High street fashion chain Next has said profits for the last year were slashed by more than half after its stores were shut for large parts of it.
However, the group also raised its profit forecast for the current year, as it hailed soaring online sales in the past eight weeks.
Next told investors on Thursday that online sales over eight weeks from the start of February were “stronger than expected” and more than 60% ahead of the same period two years ago.
The retailer said it is therefore expecting to post a pre-tax profit of £700 million for the current financial year, up from its previous target of £670 million.
Outlining its outlook for the year, the group said it believes the consumer economy, at least in the short term, “will be healthier than many presume”.
Chief executive Lord Wolfson said it seems likely that a “combination of pent‐up demand along with a healthy overall increase in personal savings” will help to buoy consumer spending.
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He told the PA news agency: “We can’t read too much into it yet but I think it’s clear that, for many, consumer finances are in very good shape.
“We never try to be overly optimistic, but I’d say we certainly are not pessimistic right now.”
The retail boss said he also expects some of the shift towards online shopping by customers to be permanent.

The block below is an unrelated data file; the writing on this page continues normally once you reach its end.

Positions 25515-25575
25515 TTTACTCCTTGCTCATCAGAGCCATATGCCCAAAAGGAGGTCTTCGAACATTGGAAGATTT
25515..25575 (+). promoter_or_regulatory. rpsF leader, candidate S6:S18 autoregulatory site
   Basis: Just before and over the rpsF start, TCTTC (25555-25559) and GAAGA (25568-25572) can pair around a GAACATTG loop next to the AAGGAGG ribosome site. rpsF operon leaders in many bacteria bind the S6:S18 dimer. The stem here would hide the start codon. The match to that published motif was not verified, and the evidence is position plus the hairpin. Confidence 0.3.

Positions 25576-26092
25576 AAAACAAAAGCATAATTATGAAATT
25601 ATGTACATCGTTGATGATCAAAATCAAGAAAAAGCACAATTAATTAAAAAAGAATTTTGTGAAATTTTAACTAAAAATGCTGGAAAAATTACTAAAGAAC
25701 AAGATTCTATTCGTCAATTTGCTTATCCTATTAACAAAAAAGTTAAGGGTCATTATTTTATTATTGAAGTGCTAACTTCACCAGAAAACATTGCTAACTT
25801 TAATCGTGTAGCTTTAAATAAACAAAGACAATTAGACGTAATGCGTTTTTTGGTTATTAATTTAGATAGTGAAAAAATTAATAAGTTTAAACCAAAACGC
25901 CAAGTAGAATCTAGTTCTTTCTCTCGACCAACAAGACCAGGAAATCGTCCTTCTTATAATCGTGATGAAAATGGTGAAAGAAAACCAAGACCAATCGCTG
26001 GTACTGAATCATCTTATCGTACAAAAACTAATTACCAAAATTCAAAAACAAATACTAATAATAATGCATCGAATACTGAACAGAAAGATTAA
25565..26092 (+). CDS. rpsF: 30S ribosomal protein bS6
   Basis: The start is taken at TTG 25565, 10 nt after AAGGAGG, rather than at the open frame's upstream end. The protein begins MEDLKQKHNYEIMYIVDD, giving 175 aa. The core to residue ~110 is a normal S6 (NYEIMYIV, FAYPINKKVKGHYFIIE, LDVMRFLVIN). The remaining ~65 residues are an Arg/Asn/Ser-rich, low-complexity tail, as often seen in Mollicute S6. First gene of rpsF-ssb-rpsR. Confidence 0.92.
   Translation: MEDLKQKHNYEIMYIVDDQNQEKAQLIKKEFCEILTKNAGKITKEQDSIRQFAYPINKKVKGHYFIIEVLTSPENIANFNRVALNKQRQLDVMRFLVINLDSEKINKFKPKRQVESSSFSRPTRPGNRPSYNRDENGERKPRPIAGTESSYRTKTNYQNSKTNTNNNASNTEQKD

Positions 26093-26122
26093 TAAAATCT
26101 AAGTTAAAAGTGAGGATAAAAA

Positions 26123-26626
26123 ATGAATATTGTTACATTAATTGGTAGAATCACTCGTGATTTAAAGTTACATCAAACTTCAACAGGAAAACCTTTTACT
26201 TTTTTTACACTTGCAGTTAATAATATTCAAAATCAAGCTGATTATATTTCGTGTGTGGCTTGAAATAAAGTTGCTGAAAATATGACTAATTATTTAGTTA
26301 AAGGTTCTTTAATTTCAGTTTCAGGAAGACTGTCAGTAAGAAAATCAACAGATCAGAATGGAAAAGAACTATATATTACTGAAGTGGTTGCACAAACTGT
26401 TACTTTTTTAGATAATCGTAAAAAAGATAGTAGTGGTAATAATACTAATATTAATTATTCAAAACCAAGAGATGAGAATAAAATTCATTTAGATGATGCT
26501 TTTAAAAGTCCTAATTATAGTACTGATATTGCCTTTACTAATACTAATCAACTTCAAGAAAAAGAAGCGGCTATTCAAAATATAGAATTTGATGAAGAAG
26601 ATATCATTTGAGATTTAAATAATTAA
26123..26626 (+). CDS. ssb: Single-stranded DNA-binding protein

“I think some of the shift will stick, and I think that is perhaps something that might not have been permanent if we just had one lockdown, but because we’ve had three, people have changed their habits to a greater extent,” he said.
“People will want to shop in stores and online but it still feels early to predict how stores are likely to fare.”
The group said it is also working on the assumption that vaccine rollout will mean that its stores will remain open for the rest of the year.
However, it said it is unlikely to meet its sales and profits guidance for the year if this does not prove correct.
It came as the company said that its pre-tax profits slid by 54% to £342 million for the year ending in January, compared with the same period last year.
It said this slump was driven by Covid-19 costs and lower sales due to lockdown restrictions, with group sales dropping by about 17% to £3.6 billion for the year.
In a statement, Next chairman Michael Roney said: “I believe that in difficult times there is a clearer separation between the stronger corporate performers and the weaker ones.
“This result is due to the formation of a good management team and the establishment of robust processes during less volatile periods.
“Our continued investment over many years in our people and our systems has shown resilient results in the past year.”
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